(CNN) - The White House is watching closely the results of the Iranian election, White House press secretary Robert Gibbs said Saturday.
“Like the rest of the world, we were impressed by the vigorous debate and enthusiasm that this election generated, particularly among young Iranians. We continue to monitor the entire situation closely, including reports of irregularities,” Gibbs said in a statement.
The Iranian government announced Saturday that incumbent president Mahmoud Ahmadinejad had won the nation’s closely watched election with 62.63 percent of the vote. The results were met with skepticism from supporters of the main challenger, former Prime Minster Mir Hossein Moussavi.
Secretary of State Hillary Clinton echoed Gibbs on Saturday, saying, “We watched closely the enthusiasm and the very vigorous debate and dialogue that occurred in the lead up to the Iranian elections.
“We are monitoring the situation as it unfolds in Iran, but we, like the rest of the world, are waiting and watching to see what the Iranian people decide. The United States has refrained from commenting on the election in Iran, we obviously hope that the outcome reflects the genuine will and desire of the Iranian people,” she said.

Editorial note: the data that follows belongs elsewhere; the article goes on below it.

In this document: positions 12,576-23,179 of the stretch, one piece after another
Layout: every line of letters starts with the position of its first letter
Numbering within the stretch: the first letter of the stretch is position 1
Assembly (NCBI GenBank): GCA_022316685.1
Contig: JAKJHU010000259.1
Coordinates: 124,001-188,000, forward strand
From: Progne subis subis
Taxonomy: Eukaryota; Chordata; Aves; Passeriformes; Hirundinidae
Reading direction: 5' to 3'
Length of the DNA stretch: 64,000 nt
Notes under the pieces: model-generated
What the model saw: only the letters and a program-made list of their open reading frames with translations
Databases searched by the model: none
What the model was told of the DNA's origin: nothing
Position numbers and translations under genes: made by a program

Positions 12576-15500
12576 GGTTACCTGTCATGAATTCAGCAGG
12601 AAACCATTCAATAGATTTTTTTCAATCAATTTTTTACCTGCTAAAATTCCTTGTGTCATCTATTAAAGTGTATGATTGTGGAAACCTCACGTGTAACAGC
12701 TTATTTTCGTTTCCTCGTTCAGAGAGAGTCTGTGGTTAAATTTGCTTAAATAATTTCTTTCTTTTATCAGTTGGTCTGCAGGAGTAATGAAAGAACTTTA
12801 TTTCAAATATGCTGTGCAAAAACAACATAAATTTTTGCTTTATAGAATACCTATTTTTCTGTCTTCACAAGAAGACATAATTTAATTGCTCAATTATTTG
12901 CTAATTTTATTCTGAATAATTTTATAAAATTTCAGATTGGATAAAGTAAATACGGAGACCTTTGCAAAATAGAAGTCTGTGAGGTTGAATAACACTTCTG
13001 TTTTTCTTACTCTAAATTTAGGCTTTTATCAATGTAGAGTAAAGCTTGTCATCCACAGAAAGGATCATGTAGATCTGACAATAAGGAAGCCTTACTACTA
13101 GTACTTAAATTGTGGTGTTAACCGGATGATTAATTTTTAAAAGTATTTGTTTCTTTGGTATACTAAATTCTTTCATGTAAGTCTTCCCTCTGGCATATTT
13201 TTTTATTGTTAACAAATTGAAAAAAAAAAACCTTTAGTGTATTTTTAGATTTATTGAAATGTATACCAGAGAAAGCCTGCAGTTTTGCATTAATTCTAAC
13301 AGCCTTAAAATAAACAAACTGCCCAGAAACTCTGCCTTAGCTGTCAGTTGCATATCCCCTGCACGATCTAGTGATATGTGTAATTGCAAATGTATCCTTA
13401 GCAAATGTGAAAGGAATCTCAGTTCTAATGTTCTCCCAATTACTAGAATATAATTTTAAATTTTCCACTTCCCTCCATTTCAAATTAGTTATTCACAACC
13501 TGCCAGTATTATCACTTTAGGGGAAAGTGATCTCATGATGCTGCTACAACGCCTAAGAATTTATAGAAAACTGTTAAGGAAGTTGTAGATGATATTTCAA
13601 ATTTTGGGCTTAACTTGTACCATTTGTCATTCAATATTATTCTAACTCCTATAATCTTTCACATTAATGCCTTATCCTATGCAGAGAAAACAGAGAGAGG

Angry crowds on Saturday gathered in Iran’s capital and broke into shops, tore down signs and started fires as they protested Ahmadinejad’s re-election, according to a CNN team on the ground.
Before the vote count ended, Moussavi issued a sharply worded letter urging the counting to stop because of "blatant violations" and lashed out at what he indicated was an unfair process.
Moussavi said the results from "untrustworthy monitors" reflected "the weakening of the pillars that constitute the sacred system" of Iran and "the rule of authoritarianism and tyranny." Independent vote monitors were banned from polling places.
What officials have called an unprecedented voter turnout at the polls Friday had been expected to boost Moussavi's chances of winning the presidency.